KALEMĀT-E MAKNUNA (The Hidden Words), a collection of aphorisms (71 in Arabic and 82 in Persian) by Bahāʾ-Allāh on spiritual and moral themes, dating from 1274/1857-58 and considered one of his most important writings.
There is also a work with the same title by Mollā Moḥsen Fayż, concerning Shiʿite esotericism, mysticism, and mystical philosophy and quoting a wide variety of Islamic authors. Other than the fact that it is written in both Arabic and Persian, it bears little resemblance to Bahā-Allāh’s work (Lawson, 1999).
History. This work is reported to have been dictated by Bahāʾ-Allāh over a period of time as he walked along the banks of the Tigris River during his exile in Baghdad. The original manuscript exists, and a facsimile is on display in the Mansion of Bahji, near ʿAkkā in Israel. This manuscript shows that the individual sections were written down randomly on a large piece of paper. They were organized in the present order by Mollā Zayn-alʿĀbedin Najafābādi, known to Bahais as Zayn-alMoqarrabin, one of Bahāʾ-Allāh’s secretaries, under Bahāʾ-Allāh’s instructions (Maʿani, I, pp. 1-2; Shoghi Effendi, p. 140). The title of the work was given to it by Bahāʾ-Allāh, who also identified it as the Moṣḥaf-e Fāṭema (The book of Fāṭema; Bahāʾ-Allāh, 2001, p. 12; tr., p. 15), a book said in Shiʿite traditions to have been dictated to the daughter of the prophet Moḥammad by the Angel Gabriel to console her after her father passing (Majlesi, pp. 79-80, 195; Ṭabari, pp. 105-6); it is also said to be in the possession of the Hidden Imam (for a more metaphorical explanation by Shoghi Effendi, see Universal House of Justice, 1999-2000, p. 256).
The work was very highly thought of by the Babis when it was first distributed and contributed to the success of Bahāʾ-Allāh in gaining the allegiance of most Babis when he put forward his claims a few years later. For instance, when Mirzā Ḥosayn returned to Yazd from Baghdad, bringing with him the first copy of the Hidden Words, Ḥāji Āqā Moḥammad records that “we all became believers in the Cause of Bahāʾ-Allāh” (Fāżel Mazandarani, pp. 751-52, 813).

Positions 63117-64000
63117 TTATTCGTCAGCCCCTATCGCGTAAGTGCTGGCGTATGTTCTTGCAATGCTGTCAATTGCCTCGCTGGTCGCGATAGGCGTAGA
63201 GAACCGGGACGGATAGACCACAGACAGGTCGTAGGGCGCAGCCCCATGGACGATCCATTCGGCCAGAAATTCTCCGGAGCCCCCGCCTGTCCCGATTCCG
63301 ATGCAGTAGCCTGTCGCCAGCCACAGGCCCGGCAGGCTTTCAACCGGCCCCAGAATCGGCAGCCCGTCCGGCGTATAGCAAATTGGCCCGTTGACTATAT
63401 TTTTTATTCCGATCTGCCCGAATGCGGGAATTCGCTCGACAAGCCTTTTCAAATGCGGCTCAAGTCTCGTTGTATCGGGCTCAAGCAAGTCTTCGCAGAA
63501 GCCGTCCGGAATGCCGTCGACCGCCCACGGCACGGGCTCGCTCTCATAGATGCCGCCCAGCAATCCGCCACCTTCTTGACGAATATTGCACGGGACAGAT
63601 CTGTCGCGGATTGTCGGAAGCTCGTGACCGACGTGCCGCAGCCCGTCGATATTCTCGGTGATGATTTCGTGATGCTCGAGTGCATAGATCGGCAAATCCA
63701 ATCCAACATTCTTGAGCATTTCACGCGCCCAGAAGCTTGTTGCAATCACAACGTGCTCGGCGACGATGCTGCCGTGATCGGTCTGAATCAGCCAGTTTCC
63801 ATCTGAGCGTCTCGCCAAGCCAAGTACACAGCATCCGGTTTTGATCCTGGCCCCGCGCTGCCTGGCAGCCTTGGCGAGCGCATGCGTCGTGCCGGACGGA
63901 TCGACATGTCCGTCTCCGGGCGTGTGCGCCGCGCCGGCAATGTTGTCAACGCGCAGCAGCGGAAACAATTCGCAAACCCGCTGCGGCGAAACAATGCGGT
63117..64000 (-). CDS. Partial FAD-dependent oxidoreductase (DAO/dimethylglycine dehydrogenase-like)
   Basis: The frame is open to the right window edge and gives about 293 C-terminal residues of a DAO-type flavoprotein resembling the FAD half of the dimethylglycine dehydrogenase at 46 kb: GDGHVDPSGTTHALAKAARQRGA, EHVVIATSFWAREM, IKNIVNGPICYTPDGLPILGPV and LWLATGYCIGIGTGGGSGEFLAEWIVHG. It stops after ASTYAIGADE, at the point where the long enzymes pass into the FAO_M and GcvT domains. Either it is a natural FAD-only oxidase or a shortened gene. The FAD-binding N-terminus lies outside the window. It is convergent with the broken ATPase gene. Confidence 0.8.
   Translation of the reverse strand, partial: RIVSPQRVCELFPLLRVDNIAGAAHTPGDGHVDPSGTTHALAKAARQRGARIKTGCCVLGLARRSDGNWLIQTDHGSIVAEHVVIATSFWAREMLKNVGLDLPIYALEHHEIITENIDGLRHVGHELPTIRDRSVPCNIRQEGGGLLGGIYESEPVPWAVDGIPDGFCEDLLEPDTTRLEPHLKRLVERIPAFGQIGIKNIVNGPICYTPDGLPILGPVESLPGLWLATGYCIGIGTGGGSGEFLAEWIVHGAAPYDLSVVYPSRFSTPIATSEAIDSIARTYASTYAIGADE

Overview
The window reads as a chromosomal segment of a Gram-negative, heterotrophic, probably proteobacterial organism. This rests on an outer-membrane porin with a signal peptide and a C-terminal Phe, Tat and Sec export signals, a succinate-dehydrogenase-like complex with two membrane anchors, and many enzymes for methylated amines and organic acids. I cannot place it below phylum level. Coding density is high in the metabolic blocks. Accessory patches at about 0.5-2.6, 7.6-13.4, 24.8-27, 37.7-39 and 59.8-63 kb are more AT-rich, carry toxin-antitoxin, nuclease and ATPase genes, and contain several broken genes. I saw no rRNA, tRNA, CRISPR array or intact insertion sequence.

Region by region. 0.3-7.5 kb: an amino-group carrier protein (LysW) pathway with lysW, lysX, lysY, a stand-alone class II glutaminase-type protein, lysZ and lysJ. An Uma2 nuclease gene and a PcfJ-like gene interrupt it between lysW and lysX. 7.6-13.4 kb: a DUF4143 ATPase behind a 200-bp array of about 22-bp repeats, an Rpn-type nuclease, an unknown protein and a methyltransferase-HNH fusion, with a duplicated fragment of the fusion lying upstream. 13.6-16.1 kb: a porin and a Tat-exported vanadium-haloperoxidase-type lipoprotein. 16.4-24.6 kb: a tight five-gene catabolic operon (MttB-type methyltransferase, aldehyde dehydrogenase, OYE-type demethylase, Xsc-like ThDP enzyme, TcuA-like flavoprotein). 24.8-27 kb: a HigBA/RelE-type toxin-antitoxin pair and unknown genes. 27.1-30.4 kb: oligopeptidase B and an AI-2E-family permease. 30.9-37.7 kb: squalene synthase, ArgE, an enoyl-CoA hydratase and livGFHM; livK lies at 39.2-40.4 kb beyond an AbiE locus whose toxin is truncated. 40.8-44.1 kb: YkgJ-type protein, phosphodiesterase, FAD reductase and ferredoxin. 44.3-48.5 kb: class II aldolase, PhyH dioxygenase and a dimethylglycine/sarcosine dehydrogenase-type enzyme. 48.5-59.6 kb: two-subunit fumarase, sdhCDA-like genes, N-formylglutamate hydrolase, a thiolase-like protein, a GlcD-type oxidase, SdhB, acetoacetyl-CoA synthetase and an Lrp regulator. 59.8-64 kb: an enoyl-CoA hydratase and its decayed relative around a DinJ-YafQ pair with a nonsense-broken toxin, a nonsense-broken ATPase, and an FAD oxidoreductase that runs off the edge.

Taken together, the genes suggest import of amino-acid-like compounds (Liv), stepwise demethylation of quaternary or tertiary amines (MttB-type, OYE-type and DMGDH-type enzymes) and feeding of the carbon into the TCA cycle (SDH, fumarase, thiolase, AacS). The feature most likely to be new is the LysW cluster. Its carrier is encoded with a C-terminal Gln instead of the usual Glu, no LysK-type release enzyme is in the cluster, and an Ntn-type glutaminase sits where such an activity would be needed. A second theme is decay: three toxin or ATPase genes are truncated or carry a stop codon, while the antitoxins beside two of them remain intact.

Contents. The work consists of a short exordium in Arabic followed by seventy-one Arabic and then eighty-two Persian aphorisms (kalemāt-e maknuna), with a short concluding section in Persian. There is a difference of order between some editions of the Persian part and the standard English translation. For instance, number 82 in many Persian editions is number 35 in the English translation. Some Persian editions also split number 19 and thus have the total of 83. The order and numbering of the standard English translation by Shoghi Effendi appears to be the correct one, however, since it accords with the published facsimile manuscript (see below) by Zayn-al-Moqarrabin (for him, see above), and it is this one that is used in this article. The length of the individual aphorisms varies from twelve words (Ar. no. 59) to 152 (Pers. no. 77), with those in Persian being generally longer than the Arabic ones.